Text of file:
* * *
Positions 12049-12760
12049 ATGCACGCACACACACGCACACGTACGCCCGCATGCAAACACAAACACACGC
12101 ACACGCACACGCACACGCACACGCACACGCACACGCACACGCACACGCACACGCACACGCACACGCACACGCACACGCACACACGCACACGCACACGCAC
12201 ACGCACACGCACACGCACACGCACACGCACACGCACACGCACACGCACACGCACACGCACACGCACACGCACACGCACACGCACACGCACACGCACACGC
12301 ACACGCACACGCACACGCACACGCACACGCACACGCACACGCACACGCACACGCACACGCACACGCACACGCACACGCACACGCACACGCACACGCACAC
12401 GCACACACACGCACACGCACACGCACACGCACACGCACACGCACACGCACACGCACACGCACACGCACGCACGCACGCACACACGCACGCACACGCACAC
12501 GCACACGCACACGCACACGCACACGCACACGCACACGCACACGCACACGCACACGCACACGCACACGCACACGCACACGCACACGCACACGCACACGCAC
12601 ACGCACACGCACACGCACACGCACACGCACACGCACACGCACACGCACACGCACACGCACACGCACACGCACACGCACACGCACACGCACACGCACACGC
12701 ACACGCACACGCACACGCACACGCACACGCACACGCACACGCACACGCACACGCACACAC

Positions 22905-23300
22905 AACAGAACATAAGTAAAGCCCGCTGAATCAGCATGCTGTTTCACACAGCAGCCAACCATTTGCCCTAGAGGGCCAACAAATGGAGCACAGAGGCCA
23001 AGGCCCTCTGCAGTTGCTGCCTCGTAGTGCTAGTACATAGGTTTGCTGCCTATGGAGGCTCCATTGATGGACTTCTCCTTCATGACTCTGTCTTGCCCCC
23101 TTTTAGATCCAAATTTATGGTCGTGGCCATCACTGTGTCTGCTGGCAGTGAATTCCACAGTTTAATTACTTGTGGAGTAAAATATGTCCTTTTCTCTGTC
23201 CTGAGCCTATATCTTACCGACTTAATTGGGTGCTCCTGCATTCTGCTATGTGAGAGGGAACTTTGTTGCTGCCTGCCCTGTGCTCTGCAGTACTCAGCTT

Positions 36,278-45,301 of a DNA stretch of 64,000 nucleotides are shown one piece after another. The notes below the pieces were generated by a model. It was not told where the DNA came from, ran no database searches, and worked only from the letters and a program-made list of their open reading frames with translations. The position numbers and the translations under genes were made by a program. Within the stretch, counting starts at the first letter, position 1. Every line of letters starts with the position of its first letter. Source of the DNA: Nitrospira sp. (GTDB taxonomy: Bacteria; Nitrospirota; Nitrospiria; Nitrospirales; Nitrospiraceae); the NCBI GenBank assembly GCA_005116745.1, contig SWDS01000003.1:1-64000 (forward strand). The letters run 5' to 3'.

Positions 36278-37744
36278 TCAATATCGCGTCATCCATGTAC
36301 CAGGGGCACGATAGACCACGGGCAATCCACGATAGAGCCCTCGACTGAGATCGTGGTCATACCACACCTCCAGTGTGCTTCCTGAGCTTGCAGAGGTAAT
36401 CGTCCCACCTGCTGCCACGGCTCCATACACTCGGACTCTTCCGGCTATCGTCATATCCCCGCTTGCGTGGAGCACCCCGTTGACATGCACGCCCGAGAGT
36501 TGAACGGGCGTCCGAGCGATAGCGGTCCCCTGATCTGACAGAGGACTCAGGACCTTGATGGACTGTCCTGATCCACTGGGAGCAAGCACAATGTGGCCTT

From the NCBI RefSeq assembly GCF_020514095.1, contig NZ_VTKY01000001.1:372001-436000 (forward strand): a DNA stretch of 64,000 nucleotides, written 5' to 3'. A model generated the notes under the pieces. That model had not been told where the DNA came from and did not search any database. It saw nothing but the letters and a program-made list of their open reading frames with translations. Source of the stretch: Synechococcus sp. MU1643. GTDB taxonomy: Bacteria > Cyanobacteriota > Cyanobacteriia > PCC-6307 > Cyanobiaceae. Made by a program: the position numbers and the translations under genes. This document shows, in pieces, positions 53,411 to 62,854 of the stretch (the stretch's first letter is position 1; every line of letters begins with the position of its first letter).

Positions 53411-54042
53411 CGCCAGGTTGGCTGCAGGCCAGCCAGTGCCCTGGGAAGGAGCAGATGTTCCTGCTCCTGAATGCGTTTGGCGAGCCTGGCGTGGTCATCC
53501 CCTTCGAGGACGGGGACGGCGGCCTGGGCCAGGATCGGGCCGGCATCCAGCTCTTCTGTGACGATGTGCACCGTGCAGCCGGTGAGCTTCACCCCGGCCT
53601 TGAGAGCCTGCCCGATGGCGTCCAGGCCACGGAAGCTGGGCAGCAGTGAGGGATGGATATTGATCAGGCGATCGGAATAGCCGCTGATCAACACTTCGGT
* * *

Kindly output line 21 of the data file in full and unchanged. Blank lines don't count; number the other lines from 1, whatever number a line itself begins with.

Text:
From the NCBI RefSeq assembly GCF_020514095.1, contig NZ_VTKY01000001.1:372001-436000 (forward strand): a DNA stretch of 64,000 nucleotides, written 5' to 3'. A model generated the notes under the pieces. That model had not been told where the DNA came from and did not search any database. It saw nothing but the letters and a program-made list of their open reading frames with translations. Source of the stretch: Synechococcus sp. MU1643. GTDB taxonomy: Bacteria > Cyanobacteriota > Cyanobacteriia > PCC-6307 > Cyanobiaceae. Made by a program: the position numbers and the translations under genes. This document shows, in pieces, positions 53,411 to 62,854 of the stretch (the stretch's first letter is position 1; every line of letters begins with the position of its first letter).